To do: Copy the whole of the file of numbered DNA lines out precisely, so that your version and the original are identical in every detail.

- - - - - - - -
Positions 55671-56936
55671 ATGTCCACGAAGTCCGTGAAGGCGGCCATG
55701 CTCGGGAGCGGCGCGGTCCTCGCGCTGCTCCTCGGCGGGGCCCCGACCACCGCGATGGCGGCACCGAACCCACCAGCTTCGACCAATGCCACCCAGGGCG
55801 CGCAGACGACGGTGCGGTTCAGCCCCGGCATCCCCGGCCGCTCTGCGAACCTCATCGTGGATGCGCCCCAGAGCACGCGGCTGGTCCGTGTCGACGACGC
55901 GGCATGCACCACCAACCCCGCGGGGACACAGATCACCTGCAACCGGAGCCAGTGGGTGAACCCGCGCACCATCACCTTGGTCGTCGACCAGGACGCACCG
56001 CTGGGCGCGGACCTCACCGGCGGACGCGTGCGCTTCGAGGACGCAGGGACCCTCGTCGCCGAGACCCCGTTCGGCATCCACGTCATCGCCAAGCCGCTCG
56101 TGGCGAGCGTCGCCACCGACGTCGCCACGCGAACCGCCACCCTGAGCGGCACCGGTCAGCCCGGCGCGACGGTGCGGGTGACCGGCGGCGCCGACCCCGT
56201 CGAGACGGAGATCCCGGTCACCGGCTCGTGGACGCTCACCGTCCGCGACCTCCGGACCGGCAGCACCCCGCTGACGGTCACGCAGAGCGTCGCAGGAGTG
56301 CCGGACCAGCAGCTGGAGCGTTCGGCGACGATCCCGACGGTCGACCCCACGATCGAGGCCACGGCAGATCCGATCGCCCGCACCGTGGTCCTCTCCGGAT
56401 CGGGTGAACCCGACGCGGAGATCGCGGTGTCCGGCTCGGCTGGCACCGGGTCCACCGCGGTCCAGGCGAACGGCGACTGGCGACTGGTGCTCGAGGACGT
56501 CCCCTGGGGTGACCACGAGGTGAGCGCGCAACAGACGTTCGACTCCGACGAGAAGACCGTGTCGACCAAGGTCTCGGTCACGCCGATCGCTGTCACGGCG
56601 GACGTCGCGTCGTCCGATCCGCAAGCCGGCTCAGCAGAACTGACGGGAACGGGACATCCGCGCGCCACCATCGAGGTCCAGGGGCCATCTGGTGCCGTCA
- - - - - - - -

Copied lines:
Positions 55671-56936
55671 ATGTCCACGAAGTCCGTGAAGGCGGCCATG
55701 CTCGGGAGCGGCGCGGTCCTCGCGCTGCTCCTCGGCGGGGCCCCGACCACCGCGATGGCGGCACCGAACCCACCAGCTTCGACCAATGCCACCCAGGGCG
55801 CGCAGACGACGGTGCGGTTCAGCCCCGGCATCCCCGGCCGCTCTGCGAACCTCATCGTGGATGCGCCCCAGAGCACGCGGCTGGTCCGTGTCGACGACGC
55901 GGCATGCACCACCAACCCCGCGGGGACACAGATCACCTGCAACCGGAGCCAGTGGGTGAACCCGCGCACCATCACCTTGGTCGTCGACCAGGACGCACCG
56001 CTGGGCGCGGACCTCACCGGCGGACGCGTGCGCTTCGAGGACGCAGGGACCCTCGTCGCCGAGACCCCGTTCGGCATCCACGTCATCGCCAAGCCGCTCG
56101 TGGCGAGCGTCGCCACCGACGTCGCCACGCGAACCGCCACCCTGAGCGGCACCGGTCAGCCCGGCGCGACGGTGCGGGTGACCGGCGGCGCCGACCCCGT
56201 CGAGACGGAGATCCCGGTCACCGGCTCGTGGACGCTCACCGTCCGCGACCTCCGGACCGGCAGCACCCCGCTGACGGTCACGCAGAGCGTCGCAGGAGTG
56301 CCGGACCAGCAGCTGGAGCGTTCGGCGACGATCCCGACGGTCGACCCCACGATCGAGGCCACGGCAGATCCGATCGCCCGCACCGTGGTCCTCTCCGGAT
56401 CGGGTGAACCCGACGCGGAGATCGCGGTGTCCGGCTCGGCTGGCACCGGGTCCACCGCGGTCCAGGCGAACGGCGACTGGCGACTGGTGCTCGAGGACGT
56501 CCCCTGGGGTGACCACGAGGTGAGCGCGCAACAGACGTTCGACTCCGACGAGAAGACCGTGTCGACCAAGGTCTCGGTCACGCCGATCGCTGTCACGGCG
56601 GACGTCGCGTCGTCCGATCCGCAAGCCGGCTCAGCAGAACTGACGGGAACGGGACATCCGCGCGCCACCATCGAGGTCCAGGGGCCATCTGGTGCCGTCA